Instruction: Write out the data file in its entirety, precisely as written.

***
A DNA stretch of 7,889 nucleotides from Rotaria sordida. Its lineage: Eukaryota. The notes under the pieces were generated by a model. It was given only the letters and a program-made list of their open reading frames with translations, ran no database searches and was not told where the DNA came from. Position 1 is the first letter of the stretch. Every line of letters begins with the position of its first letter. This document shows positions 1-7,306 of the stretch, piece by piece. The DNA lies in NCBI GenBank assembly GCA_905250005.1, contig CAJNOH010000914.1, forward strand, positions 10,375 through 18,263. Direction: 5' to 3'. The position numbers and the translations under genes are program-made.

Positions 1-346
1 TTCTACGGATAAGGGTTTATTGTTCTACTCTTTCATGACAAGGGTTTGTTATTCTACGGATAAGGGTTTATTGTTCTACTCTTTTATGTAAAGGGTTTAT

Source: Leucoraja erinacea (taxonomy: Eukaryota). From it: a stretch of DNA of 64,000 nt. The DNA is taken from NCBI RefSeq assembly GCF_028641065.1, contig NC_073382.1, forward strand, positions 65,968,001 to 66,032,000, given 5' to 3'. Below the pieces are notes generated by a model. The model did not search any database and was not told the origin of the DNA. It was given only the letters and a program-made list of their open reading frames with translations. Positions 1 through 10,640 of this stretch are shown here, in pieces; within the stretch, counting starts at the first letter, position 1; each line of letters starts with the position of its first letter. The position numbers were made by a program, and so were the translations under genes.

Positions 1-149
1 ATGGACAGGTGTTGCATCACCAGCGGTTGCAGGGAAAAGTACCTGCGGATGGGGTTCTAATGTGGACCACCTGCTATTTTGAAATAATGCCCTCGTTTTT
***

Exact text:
A DNA stretch of 7,889 nucleotides from Rotaria sordida. Its lineage: Eukaryota. The notes under the pieces were generated by a model. It was given only the letters and a program-made list of their open reading frames with translations, ran no database searches and was not told where the DNA came from. Position 1 is the first letter of the stretch. Every line of letters begins with the position of its first letter. This document shows positions 1-7,306 of the stretch, piece by piece. The DNA lies in NCBI GenBank assembly GCA_905250005.1, contig CAJNOH010000914.1, forward strand, positions 10,375 through 18,263. Direction: 5' to 3'. The position numbers and the translations under genes are program-made.

Positions 1-346
1 TTCTACGGATAAGGGTTTATTGTTCTACTCTTTCATGACAAGGGTTTGTTATTCTACGGATAAGGGTTTATTGTTCTACTCTTTTATGTAAAGGGTTTAT

Source: Leucoraja erinacea (taxonomy: Eukaryota). From it: a stretch of DNA of 64,000 nt. The DNA is taken from NCBI RefSeq assembly GCF_028641065.1, contig NC_073382.1, forward strand, positions 65,968,001 to 66,032,000, given 5' to 3'. Below the pieces are notes generated by a model. The model did not search any database and was not told the origin of the DNA. It was given only the letters and a program-made list of their open reading frames with translations. Positions 1 through 10,640 of this stretch are shown here, in pieces; within the stretch, counting starts at the first letter, position 1; each line of letters starts with the position of its first letter. The position numbers were made by a program, and so were the translations under genes.

Positions 1-149
1 ATGGACAGGTGTTGCATCACCAGCGGTTGCAGGGAAAAGTACCTGCGGATGGGGTTCTAATGTGGACCACCTGCTATTTTGAAATAATGCCCTCGTTTTT